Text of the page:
Phil 1:12-18 In what two ways had Paul’s imprisonment actually resulted in the greater progress of the gospel? See Phil 1:13-14. What was the praetorian guard? See NASB text note and also Mark 15:16, Acts 23:35; note: this was the palace guard. “There were originally ten thousand of these picked soldiers, concentrated in Rome by Tiberius. They had double pay and special privileges and became so powerful that emperors had to court their favor. Paul had contact with one after another of these soldiers.” (Robertson’s Word Pictures). In what way would Paul’s bonds give courage to the brethren to speak the word of God without fear? See again Phil 1:12-13, Acts 26:28, 31-32; see also Phil 1:16. To whom does Paul refer in Phil 1:15-17 as preaching Christ from selfish ambition, envy and strife? See Phil 3:2-3, Gal 4:17, 6:12. Why did Paul’s imprisonment inspire the Judaizers to preach Christ all the more? See Phil 1:17. Did Paul fret because he was unable to freely oppose the false teaching of the Judaizers that was being proclaimed while he was a prisoner? How did he understand God’s sovereign control of the matter? See Phil 1:18. In spite of whatever battles were lost to the Judaizers while he was in prison, what ministry of Paul’s took place while he was in prison that ensured the long-term victory of the gospel? Hint: recall the books of the Bible that were written while he was in prison, including Luke’s Acts of the Apostles. What does Paul’s example and words in Phil 1:18 teach us about how we should view so-called Christian ministries that in fact are unorthodox or even heretical? Does God use them for His own ultimate purposes? See also 2 Thess 2:11-12.
Phil 1:19-26 Note: “deliverance” in Phil 1:19 is literally “salvation”; does Paul refer only to deliverance in the sense of being set free from the Roman authority? See Phil 1:20. If the truth of the gospel should prevail in Paul’s case, in what sense would it turn out for his salvation? If the pretense of those who sought to cause Paul distress in his imprisonment should prevail, in what sense would it still turn out for his salvation? What do these verses teach us about the can’t-lose outcomes for the true Christian? See Phil 1:21. Do we have the same attitude toward life and death as Paul did? What were the two possible outcomes of Paul’s trial, and how did he view their different results? See Phil 1:22-24. What did he see as “better”, and what as “more necessary”? Which outcome did he expect to result? See Phil 1:25-26, 2:24, Philemon 1:22. Note: several quasi-orthodox groups like the Seventh Day Adventists teach that upon physical death the human soul “sleeps” in the grave along with the body and does not separate from the body to be with the Lord. How do Paul’s words in Phil 1:23 argue against this understanding. See also Luke 23:43, 2 Cor 5:8, 1 Thess 4:14.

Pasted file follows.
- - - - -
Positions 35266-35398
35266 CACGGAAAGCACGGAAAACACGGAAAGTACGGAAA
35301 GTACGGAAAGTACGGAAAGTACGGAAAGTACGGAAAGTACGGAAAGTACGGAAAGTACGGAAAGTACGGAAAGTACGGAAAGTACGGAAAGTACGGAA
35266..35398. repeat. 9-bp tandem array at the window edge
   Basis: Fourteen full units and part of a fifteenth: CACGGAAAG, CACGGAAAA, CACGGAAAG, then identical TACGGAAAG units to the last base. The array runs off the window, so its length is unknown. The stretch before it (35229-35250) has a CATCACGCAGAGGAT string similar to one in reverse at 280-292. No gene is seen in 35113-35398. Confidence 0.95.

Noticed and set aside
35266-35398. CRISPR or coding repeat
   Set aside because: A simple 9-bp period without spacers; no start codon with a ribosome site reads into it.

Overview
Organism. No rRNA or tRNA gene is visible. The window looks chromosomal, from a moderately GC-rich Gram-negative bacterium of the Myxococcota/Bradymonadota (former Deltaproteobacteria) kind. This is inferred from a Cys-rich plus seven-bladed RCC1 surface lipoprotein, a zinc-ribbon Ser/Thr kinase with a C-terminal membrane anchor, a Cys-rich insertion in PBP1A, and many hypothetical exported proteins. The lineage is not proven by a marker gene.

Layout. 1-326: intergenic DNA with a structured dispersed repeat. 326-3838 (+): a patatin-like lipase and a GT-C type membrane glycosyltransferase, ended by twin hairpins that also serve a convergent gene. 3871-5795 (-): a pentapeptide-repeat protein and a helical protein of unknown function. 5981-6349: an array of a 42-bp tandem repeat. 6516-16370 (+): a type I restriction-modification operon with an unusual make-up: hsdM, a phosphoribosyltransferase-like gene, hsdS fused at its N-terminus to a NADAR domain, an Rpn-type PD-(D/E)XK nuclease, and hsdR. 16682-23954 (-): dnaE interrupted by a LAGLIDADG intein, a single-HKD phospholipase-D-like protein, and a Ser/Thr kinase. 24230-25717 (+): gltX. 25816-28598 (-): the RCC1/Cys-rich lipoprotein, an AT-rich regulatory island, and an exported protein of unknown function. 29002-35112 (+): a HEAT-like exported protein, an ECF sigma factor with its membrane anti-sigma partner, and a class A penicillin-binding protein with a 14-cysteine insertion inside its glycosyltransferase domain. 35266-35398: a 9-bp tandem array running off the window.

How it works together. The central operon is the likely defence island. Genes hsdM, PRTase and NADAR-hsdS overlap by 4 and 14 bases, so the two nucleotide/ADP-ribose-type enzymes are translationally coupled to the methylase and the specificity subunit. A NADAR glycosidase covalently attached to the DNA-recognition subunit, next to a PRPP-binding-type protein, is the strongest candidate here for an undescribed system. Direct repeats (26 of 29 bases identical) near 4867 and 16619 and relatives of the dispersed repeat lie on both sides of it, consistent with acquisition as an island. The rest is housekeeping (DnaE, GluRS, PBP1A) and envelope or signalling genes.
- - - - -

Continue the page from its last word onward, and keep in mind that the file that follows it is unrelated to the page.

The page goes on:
The Atonement of Christ's Blood: Understanding How the Blood of Christ Saves and Reconciles us to God
- What is the relationship between Jesus’ sacrifice and our redemption, forgiveness and receiving an inheritance per the terms of the covenant / will that was effected by His death?
- From what, and to what, are we saved? Is it Jesus’ death alone that saves us? What part does His resurrection have in our salvation?
- Does the justice of God demand the satisfaction of blood before He will forgive, similar to what pagans throughout history have believed?
- What was the purpose of the Old Testament sacrifices?
- Does blood alone atone for sin?
- How does Christ’s death render powerless the devil?
- To whom was Christ’s life given as a ransom? From what are we ransomed?
- Why did Jesus not only die, but suffer and die? If all that was necessary was His shed blood, why didn’t God sovereignly ordain a more merciful death for His own dear Son?
- What is the relationship between a will or testament, and a covenant? What was willed to Jesus as an inheritance from His Father, and what was willed to us through the new testament in His blood?